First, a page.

SeaIntel: Inadequate bunker inspections on ships

The fines for using wrong and illegal fuel in the North Sea and the Baltic Sea are much smaller than the savings a carrier can achieve by cheating. And the risk of getting caught is not very big, says SeaIntel.

Carriers can save significant amounts of money by cutting down on the expensive and mandatory low-sulphur fuel when their ships sail through the English Channel and into the Northern European environmental zone, SECA. The risks of getting caught by authorities are not very big, and if it does happen, the size of the fines are much smaller than the savings the carriers can achieve by reducing their consumption of low-sulphur fuel.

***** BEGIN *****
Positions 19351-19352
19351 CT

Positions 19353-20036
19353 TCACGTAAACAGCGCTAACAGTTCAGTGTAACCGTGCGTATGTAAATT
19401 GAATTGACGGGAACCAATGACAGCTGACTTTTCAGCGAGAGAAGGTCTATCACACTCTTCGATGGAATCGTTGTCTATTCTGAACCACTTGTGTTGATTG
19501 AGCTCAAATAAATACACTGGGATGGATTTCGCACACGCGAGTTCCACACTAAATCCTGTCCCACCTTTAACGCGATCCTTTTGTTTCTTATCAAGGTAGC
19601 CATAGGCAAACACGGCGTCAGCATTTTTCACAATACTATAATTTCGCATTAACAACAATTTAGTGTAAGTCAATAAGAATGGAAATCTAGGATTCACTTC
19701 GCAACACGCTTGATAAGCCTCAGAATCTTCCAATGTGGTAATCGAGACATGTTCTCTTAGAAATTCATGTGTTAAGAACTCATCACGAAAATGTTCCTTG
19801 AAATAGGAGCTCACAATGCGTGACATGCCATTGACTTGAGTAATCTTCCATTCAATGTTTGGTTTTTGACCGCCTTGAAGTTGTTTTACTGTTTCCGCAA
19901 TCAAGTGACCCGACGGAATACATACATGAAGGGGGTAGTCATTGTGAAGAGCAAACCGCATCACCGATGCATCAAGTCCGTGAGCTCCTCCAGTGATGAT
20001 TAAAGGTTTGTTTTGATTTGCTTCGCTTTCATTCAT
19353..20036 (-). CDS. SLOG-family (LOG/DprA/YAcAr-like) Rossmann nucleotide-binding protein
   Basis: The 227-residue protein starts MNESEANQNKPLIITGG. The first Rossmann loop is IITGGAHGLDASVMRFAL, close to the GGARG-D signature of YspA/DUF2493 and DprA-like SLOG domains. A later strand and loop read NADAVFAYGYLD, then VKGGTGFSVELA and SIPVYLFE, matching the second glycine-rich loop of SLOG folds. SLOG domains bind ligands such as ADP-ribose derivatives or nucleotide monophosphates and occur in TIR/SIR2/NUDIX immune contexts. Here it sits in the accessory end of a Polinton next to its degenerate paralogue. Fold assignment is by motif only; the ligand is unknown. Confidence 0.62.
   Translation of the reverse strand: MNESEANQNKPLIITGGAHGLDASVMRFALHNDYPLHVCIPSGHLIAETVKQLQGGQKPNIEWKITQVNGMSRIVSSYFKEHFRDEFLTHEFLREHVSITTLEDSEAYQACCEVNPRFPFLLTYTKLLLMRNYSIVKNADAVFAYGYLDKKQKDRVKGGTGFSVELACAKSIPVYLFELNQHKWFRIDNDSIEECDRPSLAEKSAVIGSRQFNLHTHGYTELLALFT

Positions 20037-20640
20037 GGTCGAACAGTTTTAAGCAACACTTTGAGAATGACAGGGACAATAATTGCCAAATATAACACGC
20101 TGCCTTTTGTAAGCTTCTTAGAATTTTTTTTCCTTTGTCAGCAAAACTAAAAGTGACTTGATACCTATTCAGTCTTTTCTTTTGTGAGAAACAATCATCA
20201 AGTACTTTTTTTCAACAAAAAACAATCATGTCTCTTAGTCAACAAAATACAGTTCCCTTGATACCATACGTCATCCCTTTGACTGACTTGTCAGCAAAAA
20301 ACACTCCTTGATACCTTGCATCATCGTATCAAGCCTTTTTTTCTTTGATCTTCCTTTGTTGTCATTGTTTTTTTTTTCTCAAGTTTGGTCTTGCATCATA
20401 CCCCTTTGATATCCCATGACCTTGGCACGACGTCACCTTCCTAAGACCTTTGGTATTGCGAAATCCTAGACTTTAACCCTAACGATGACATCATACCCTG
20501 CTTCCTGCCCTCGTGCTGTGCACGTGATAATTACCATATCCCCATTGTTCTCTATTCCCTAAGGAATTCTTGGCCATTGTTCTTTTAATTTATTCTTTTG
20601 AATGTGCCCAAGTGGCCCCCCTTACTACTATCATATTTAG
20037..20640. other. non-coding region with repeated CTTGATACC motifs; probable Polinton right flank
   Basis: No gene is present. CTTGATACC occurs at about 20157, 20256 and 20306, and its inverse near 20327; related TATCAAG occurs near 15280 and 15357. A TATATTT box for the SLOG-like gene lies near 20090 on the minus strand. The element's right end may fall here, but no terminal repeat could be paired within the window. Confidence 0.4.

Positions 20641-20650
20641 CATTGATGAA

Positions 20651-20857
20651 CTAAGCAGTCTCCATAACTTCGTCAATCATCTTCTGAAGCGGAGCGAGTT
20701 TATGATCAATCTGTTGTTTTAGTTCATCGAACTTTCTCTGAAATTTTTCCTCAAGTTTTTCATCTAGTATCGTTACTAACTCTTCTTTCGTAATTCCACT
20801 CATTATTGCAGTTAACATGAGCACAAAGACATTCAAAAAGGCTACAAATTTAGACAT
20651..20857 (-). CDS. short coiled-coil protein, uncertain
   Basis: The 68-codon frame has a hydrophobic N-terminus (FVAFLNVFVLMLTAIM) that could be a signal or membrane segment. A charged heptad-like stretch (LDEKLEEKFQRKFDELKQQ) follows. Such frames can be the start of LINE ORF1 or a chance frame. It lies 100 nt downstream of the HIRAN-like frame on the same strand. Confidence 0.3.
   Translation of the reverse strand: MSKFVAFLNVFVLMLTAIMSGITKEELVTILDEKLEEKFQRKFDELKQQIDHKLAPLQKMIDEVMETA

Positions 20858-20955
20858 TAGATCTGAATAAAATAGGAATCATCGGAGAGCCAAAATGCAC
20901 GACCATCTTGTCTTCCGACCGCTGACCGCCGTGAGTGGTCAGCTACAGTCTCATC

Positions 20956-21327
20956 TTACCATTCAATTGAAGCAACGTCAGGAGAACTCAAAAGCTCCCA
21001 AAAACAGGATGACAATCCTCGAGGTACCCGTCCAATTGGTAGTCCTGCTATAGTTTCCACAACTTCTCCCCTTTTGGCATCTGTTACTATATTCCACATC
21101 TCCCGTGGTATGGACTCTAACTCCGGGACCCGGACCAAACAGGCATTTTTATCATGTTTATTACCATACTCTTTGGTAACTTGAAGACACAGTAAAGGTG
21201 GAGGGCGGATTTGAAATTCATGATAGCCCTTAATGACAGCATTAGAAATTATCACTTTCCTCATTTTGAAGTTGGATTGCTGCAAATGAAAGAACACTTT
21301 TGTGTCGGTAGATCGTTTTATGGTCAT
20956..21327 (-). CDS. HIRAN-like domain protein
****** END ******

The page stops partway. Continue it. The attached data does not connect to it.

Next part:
Analyst SeaIntel has mapped the authorities' control - or lack thereof - of sulphur emissions from ships operating in the region. Starting January 1, 2015, the limit on sulphur contents in ship fuel is reduced to 0.1 percent, and the price for this fuel is expected to be approx. 50 percent more expensive than regular bunker oil. Alternatively, ships will have to install exhaust cleaning systems, the so-called scrubbers.

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